Goodyear seems to have prompted a real game changer with its decision earlier this year to begin selling tires directly to customers via the Web.
The tire maker's shift to greater use of online tire retailingwith certified installers getting paid for mounting and balancing the productshas begun to filter down to other tire makers and marketers.
Since Goodyear's announcement, two other companiesSingapore-based Omni United Pte. Ltd. and Group Michelinhave revealed plans to tap into the direct-to-consumer arena.
Omni United has launched an e-commerce direct-to-consumer site and installer network for its new Timberland tire brand, while Michelin has jumped into direct-to-consumer retailing in France by buying a 40-percent share in French Internet tire retailer Allopneus S.A.S.
Michelin said the deal will allow it to expand its online range and extend its commercial presence.
This effort toward more direct-to-consumer online retailing represents what very well could turn into a seismic shift in how tires are bought and installed in the futurewith dealers agreeing to mount customers' tires for a pre-set fee and mounting/balancing charge. It's a fast-moving scenario that independent dealers should take seriously and watch closely.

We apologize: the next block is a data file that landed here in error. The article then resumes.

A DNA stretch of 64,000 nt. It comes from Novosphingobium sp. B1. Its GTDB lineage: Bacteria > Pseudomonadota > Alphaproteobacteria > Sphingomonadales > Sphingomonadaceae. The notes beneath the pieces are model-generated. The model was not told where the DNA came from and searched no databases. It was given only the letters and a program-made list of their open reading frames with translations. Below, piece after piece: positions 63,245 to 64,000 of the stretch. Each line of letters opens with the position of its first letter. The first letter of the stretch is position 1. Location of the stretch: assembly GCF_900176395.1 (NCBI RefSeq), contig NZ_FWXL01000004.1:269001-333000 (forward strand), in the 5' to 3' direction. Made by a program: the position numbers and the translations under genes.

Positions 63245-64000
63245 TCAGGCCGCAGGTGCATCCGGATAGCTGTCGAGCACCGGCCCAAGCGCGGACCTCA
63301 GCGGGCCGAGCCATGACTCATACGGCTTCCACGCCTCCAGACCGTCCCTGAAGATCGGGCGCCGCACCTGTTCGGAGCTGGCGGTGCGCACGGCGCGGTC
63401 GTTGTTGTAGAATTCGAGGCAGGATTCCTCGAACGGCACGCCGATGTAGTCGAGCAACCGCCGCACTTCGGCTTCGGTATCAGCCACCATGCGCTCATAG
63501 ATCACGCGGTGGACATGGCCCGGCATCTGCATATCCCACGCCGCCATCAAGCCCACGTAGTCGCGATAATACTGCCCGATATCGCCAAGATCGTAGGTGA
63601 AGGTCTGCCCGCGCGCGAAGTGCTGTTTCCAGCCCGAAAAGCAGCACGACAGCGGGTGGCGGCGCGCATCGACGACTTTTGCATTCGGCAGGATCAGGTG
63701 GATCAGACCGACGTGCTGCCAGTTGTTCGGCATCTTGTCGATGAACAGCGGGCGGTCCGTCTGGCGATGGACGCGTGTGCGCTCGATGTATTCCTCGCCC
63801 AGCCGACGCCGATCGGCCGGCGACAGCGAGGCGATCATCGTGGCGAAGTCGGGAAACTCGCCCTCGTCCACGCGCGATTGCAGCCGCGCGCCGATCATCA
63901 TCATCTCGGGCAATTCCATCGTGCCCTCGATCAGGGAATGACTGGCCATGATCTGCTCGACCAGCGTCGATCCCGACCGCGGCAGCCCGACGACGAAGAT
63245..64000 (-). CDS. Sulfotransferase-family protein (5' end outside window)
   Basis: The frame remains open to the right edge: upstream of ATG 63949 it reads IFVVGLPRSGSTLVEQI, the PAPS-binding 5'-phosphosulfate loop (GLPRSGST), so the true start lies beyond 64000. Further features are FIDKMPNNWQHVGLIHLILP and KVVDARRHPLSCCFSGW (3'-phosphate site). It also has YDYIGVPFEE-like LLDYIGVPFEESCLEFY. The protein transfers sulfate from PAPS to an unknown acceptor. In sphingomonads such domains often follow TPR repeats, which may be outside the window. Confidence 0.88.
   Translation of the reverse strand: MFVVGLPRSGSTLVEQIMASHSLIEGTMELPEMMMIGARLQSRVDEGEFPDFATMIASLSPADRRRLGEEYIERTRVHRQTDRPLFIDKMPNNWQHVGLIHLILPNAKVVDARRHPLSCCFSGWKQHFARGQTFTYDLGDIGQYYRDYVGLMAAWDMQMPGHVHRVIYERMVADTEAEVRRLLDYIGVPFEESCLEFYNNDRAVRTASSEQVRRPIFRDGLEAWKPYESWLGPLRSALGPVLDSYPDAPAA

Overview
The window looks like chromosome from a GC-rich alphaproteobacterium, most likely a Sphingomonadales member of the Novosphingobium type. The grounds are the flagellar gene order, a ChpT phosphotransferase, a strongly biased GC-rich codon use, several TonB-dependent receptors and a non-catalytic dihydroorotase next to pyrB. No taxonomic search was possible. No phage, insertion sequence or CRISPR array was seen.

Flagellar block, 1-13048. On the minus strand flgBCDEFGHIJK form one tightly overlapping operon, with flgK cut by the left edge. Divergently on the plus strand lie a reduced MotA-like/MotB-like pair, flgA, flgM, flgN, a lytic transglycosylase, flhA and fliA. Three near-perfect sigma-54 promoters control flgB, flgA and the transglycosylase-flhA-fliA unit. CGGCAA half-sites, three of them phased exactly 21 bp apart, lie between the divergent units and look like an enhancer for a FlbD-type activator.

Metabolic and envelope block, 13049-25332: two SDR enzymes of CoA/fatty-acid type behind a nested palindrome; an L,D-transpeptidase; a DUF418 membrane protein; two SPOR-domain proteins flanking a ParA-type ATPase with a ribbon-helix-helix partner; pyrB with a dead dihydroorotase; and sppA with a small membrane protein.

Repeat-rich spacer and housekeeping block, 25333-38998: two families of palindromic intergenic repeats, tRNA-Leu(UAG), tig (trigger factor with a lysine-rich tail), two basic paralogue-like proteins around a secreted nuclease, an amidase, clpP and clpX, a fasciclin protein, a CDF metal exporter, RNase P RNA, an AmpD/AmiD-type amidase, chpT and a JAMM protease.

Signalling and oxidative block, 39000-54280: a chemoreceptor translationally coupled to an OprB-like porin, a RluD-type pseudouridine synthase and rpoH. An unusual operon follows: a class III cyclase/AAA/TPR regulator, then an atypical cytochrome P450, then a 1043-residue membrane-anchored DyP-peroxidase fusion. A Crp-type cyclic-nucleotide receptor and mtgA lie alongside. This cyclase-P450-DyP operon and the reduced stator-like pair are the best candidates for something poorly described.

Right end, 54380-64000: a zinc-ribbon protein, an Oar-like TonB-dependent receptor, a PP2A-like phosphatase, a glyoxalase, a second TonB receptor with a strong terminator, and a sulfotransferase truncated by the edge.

The growth of online tire retailing differs from earlier eras, when change meant a new type of bricks--and-mortar competitor, such as when mass merchandisers began offering tire sales and service or franchise car dealerships started peddling tires more aggressively in their outlets.
Yes, the growth of these two retail-tire channels affected tire sales and service, but their impact on independent tire dealerships remained somewhat limited. Car tire sales made through mass merchandisers, such as Wal-Mart Stores Inc., and wholesale clubs, such as BJ's Wholesale, for example, account for only about 13 percent of replacement passenger tire shipments in the U.S., according to 2014 Rubber Manufacturers Association data.
For car dealerships, service stations and garages, their marketshare is 6 percent.
Meanwhile, the share of replacement passenger tires shipped from tire makers to independent tire dealershipslocal, regional and nationalhas held steady for decades at roughly 65 to 69 percent.
But the move to direct online sales is a different trend. It's a cultural shift in how peopleespecially Millennialsprefer to shop and buy goods and services.
Michelin has taken notice. In announcing its purchase of Allopneus, it said three out of four consumers in France research tire information online, while 13 percent make their actual purchase online.
When considering online usage by younger generations, those percentages are only going to grow. It's why the world's largest tire makers are moving quickly to tap into this trend and why dealers must too, lest they be caught on the outside looking in.